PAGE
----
DCSIMG

Leeds shop owner sold counterfeit booze and tobacco

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  • by Tony Gardner
 

A shop owner who was caught selling counterfeit vodka and tobacco from two shops in Leeds has been given a suspended prison sentence.

Trading Standards officers targeted Grosik off licence, on Harehills Lane, after receiving complaints from members of the public.

Leeds Crown Court heard an officer carried out test purchases of bottles of Smirnoff and Glen’s vodka on December 13 last year.

Michael Walsh said the content of the bottles were examined and found to contain a different alcohol percentage. Mr Walsh said the alcohol also failed to comply with the Food Safety Act.

Shop owner Bashdar Sardar, 43, was unable to provide officers with documentation to prove who supplied him with the alcohol. Pouches of tobacco with the Golden Virginia and Amber Leaf logos were also purchased which were found to be in breach of the Trade Marks Act.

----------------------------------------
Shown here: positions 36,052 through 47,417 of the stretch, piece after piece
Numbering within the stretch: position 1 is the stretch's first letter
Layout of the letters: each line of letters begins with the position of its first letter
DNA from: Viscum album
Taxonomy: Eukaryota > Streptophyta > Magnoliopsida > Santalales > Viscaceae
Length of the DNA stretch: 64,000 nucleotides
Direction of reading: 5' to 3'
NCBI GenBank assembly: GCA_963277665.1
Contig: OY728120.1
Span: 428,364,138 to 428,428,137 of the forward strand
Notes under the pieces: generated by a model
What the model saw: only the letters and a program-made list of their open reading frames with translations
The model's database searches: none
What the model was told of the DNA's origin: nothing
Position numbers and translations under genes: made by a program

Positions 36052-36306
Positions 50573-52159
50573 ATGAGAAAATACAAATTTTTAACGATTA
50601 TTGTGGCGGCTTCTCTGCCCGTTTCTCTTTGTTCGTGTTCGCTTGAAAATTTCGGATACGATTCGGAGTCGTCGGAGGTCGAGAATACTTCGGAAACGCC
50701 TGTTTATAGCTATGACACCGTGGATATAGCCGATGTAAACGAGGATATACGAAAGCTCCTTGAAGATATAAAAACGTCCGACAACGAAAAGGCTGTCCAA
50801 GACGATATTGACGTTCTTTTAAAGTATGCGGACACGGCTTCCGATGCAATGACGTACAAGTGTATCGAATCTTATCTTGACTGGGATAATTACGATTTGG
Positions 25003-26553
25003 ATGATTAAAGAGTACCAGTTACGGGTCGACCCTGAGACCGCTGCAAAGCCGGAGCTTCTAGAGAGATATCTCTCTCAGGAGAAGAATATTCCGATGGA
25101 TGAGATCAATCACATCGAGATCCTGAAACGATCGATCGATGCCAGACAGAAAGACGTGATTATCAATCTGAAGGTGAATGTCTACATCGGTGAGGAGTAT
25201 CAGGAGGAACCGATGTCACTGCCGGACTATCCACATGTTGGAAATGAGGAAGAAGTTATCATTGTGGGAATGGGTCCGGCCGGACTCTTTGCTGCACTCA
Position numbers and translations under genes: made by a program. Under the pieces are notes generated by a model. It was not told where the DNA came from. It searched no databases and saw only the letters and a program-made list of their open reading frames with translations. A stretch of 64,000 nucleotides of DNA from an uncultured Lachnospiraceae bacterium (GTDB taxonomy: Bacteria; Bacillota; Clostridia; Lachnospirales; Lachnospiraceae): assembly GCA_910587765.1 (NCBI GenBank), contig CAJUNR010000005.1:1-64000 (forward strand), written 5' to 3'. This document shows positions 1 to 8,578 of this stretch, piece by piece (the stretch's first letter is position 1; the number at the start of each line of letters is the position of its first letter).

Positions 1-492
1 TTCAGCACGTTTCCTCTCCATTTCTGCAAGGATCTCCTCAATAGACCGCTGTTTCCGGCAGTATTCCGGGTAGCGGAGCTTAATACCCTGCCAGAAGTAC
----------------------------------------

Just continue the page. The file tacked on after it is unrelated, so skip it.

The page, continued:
Mr Walsh said officers received further information about another shop on Harehills Lane which Sardar owned.

More ‘Amber Leaf’ and ‘Golden Virginia’ pouches were found which breached the Trade Marks Act were found along with packets of ‘Mayfair’ cigarettes. A total of 34 bottles of vodka and 18 pouches of tobacco were found to be in breach of illegal.

Other tobacco products were also on sale which were not permitted to be sold in Europe.

Sardar, of Aberdeen Grove, Armley, pleaded guilty to eight breaches of the Trade Marks Act and two breaches of General Food Regulations.

The court heard Sardar no longer owned the business and was claiming disability benefits.

He was given a four-month prison sentence, suspended for two years, and ordered to do 250 hours unpaid work. Judge Tom Bayliss, QC, said: “This is a serious matter in itself but of course when you set about selling counterfeit goods which are for human consumption, you run a serious risk that the items will not be of a standard that are fit for human consumption.

“The running of that risk is a serious matter. There has to be, in my judgement, a prison sentence to mark the seriousness of these offences.

 
 
 

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